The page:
It’s easier to hold on to Christ’s presence when we share the present of Christ with another.

Let’s not miss Christ this Christmas.

*Are you getting my tiny Friday emails full of tips for sharing love & mercy with the world? Sign up here so I’ll know where to send them!

Giving Yourself Permission to Rest

Take a breath. In and out.

This is a busy time of year, yes. But it’s also a beautiful time of year.

A time of anticipation. A time of joy-filled wonder, and icing-covered cookies.

A time of cold, starry nights and warm, tightly-stitched quilts.

A time when the wood stove is filled with crackling logs, and when mugs are filled with piping hot cider.

And have we given ourselves permission yet to rest?

Today our school day consisted of snuggling up under a blanket and reading our family read aloud book together. And it was lovely.

Granted, the baby was toddling around and playing on the floor with her klip klop horse princesses, and two children were climbing all over the furniture. So please don’t think of a Hallmark card when I tell you that we read a book together.

If you’ve been caught up in the black Fridays and green Mondays, and yellow Tuesdays of the frenzied hulabaloo of the season, perhaps you’ve been secretly waiting for a little invitation to pause. To savor. To sip. To flip through the pages of a great book. To cozy up on the couch and just sit. And ponder. And reflect on God’s goodness, and on the blessings all around us.

It only takes a moment to go from thankful at Thanksgiving to rushing through the motions of the Christmas countdown.

Consider this your invitation to take the slow route – all the way to Christmas morning.

I promise you that Christmas will arrive just the same.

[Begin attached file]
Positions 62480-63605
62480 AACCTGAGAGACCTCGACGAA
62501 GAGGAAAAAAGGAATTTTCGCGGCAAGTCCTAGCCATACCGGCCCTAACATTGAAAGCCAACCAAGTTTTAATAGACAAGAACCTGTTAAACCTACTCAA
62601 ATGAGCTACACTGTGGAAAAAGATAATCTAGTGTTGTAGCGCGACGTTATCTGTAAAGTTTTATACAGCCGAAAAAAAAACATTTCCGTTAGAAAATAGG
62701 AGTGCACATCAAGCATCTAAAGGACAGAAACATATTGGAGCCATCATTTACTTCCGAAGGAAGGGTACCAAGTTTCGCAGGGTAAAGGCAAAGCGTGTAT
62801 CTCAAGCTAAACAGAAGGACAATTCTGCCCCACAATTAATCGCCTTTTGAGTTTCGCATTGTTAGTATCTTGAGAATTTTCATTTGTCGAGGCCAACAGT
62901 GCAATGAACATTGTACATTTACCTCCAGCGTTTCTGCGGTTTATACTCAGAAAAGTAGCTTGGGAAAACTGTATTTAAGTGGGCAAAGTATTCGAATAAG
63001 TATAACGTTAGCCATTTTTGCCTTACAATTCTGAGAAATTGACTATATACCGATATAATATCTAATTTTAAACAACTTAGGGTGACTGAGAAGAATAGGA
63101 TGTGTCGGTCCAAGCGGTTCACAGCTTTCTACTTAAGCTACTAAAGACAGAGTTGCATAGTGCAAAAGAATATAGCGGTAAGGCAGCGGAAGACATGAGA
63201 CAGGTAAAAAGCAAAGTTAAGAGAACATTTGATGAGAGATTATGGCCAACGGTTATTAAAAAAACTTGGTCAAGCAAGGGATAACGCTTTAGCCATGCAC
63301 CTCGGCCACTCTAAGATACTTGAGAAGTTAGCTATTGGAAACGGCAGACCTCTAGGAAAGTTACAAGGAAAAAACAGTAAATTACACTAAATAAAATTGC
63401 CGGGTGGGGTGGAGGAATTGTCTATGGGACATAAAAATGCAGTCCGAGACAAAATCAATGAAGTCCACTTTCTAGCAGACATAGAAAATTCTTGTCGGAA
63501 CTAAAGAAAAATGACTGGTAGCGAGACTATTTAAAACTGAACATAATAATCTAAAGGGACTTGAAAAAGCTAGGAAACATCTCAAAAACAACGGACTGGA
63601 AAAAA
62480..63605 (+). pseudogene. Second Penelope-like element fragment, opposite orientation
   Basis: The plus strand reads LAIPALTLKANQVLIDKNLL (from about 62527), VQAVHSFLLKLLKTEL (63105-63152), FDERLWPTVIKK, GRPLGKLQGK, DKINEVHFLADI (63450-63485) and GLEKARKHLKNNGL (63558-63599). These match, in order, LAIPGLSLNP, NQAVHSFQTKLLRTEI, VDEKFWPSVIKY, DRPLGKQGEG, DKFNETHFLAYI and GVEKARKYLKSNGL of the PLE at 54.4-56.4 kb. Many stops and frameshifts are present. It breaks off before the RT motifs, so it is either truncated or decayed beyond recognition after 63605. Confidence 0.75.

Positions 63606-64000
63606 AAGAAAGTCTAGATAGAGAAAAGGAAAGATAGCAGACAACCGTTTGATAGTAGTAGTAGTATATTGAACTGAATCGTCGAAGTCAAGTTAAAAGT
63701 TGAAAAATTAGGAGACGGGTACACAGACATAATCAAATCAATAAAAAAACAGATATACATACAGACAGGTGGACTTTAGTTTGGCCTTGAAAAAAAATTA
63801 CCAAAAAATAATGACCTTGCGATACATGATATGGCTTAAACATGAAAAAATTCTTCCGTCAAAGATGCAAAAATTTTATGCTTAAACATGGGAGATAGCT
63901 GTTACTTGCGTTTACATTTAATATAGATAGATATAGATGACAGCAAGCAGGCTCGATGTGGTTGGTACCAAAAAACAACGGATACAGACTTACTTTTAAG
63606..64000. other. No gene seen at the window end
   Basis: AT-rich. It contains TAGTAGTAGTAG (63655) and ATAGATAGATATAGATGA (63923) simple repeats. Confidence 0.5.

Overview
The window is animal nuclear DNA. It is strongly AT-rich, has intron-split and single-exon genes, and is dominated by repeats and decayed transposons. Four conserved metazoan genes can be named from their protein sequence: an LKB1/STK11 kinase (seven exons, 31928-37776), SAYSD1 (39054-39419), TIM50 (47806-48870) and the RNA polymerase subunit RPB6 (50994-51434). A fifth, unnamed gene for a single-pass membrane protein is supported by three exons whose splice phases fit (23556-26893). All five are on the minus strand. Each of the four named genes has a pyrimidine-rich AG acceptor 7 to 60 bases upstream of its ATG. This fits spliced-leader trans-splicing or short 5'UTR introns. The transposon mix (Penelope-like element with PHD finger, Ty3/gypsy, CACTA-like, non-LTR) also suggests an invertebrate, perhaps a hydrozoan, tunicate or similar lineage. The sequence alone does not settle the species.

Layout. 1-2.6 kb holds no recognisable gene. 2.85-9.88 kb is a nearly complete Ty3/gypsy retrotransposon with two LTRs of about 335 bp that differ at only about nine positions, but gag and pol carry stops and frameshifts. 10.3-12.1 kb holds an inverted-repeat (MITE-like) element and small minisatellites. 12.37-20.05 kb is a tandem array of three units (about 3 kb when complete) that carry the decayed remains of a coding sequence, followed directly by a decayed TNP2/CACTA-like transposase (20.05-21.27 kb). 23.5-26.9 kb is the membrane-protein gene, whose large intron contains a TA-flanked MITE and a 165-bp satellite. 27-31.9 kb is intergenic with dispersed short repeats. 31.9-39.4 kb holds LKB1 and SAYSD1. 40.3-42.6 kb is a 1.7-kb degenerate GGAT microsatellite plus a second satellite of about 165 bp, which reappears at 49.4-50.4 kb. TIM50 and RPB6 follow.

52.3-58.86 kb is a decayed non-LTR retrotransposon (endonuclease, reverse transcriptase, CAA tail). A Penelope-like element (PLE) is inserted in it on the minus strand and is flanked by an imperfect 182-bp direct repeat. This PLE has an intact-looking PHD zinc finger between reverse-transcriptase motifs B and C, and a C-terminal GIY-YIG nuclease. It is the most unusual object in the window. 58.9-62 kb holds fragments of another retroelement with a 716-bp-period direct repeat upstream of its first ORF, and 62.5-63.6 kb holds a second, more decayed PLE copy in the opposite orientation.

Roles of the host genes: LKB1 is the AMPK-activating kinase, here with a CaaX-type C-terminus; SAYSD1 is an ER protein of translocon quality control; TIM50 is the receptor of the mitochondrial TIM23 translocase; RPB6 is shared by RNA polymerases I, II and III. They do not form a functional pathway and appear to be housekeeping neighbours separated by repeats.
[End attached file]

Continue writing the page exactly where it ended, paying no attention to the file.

But if you rest in this season of Advent, and really take some time to look around you, to light a candle, to whisper a prayer, and to watch the horizon for the coming of Christmas morn, we can come away from this season refreshed and rejuvenated for the surprises of a beautiful year ahead, just waiting to be unwrapped.

We are confident each day that the sun will rise in the morning. Let us be equally confident that the Son will rise in his own time, and may he find us watching and awaiting his return, with peaceful and joy-filled hearts, resting in the confidence of His forever love.

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How to be Kind and Merciful to Yourself in 5 Steps

Someone recently published a little poll, asking people what they thought about the words “self-care.” I think this is a dangerous word in our world today. While we certainly need to take care of ourselves, far too often, I think we are quick as a society to justify comfort and luxury items in the name of “self-care.”

What does it mean then to take care of ourselves? In the Gospel of Mark, Jesus reminds us to “love your neighbor as yourself.” (Mark 12:31)

But what does this even mean if we don’t have self-respect and if we don’t have an understanding of our own self-worth? If we don’t love ourselves or respect ourselves first, then it isn’t asking very much of us to love our neighbor as we love ourselves, is it?